The case will be argued in the fall and will be decided well in advance of the redrawing of political districts that will follow the 2010 Census.
"The answer to this question will affect the voting rights of minorities throughout the country," North Carolina Attorney General Roy Cooper said in asking the court to take the case.
The dispute involves North Carolina legislative districts in which black voters make up less than 50 percent of the population, but still are numerous enough to elect a black candidate who has some support from white voters.
Blacks make up 39 percent of the voting-age population in the district at the heart of the lawsuit filed by county commissioners. The district has elected a black state lawmaker since 1992.
The issue is whether such districts are protected by a provision of the federal Voting Rights Act. The North Carolina Supreme Court ruled that the landmark civil rights law does not apply to districts where a minority accounts for less than half the population.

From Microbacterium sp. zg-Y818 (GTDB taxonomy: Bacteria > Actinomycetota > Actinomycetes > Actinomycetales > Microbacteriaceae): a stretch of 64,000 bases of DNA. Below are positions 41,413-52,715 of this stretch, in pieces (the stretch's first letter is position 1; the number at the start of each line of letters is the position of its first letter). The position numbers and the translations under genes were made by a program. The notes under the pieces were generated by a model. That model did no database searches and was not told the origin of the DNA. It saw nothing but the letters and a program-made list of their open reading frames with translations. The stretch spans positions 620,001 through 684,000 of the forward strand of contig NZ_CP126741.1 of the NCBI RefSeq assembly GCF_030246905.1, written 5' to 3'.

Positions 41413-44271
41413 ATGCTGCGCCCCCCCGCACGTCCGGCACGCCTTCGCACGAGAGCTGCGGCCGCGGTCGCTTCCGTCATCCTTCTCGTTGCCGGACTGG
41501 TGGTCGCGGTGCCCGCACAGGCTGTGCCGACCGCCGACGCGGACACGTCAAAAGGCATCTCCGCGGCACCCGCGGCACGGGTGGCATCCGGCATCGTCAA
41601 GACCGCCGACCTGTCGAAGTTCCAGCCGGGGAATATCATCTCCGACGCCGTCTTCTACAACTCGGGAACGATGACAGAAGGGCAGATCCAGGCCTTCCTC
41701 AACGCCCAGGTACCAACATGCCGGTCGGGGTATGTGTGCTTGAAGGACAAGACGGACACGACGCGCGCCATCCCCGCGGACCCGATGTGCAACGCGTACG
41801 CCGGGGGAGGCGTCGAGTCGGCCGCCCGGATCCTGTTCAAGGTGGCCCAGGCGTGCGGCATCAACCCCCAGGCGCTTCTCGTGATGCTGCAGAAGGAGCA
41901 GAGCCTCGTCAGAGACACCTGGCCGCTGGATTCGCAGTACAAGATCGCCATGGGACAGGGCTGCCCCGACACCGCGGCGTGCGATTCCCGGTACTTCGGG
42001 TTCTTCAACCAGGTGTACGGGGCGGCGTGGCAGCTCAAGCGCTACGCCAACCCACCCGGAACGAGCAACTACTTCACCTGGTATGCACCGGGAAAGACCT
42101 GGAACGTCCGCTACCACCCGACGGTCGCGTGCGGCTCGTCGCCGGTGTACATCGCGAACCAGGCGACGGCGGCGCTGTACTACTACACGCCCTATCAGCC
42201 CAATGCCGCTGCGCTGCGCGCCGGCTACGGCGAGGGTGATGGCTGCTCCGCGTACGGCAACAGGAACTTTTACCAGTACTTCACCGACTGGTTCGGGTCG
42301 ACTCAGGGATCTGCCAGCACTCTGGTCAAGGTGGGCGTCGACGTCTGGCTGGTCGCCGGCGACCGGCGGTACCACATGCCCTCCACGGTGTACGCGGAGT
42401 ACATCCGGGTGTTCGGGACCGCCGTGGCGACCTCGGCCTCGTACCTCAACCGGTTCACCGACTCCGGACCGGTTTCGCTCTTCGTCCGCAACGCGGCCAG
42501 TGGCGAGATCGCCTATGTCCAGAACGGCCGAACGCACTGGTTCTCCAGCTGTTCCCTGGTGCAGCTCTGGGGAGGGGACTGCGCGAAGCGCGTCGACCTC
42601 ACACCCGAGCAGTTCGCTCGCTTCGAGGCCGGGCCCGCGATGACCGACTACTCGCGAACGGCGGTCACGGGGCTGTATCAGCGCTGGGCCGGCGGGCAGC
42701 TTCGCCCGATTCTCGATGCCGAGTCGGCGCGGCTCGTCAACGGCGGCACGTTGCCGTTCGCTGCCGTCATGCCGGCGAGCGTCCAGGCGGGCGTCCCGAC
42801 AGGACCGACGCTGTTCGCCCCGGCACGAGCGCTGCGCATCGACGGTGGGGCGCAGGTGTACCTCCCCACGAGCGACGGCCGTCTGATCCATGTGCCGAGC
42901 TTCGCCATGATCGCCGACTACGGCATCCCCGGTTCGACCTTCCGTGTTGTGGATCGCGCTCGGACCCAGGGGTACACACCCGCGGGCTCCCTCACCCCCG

Civil rights groups said the ruling would allow lawmakers to pack black voters into fewer districts, thus reducing their voting strength.
In urging the justices to intervene, the NAACP and other groups said that racially polarized voting has declined in recent decades, allowing black voters to be heard even when they lack a voting majority in some areas.
The Supreme Court has declined several times over the past 20 years to settle the matter. Most recently, the court sidestepped the issue in its decision in 2006 on Texas' Republican-inspired mid-decade redistricting.
Lawyers for the county commissioners said the 50-percent rule is a "bright line" that lawmakers can easily apply.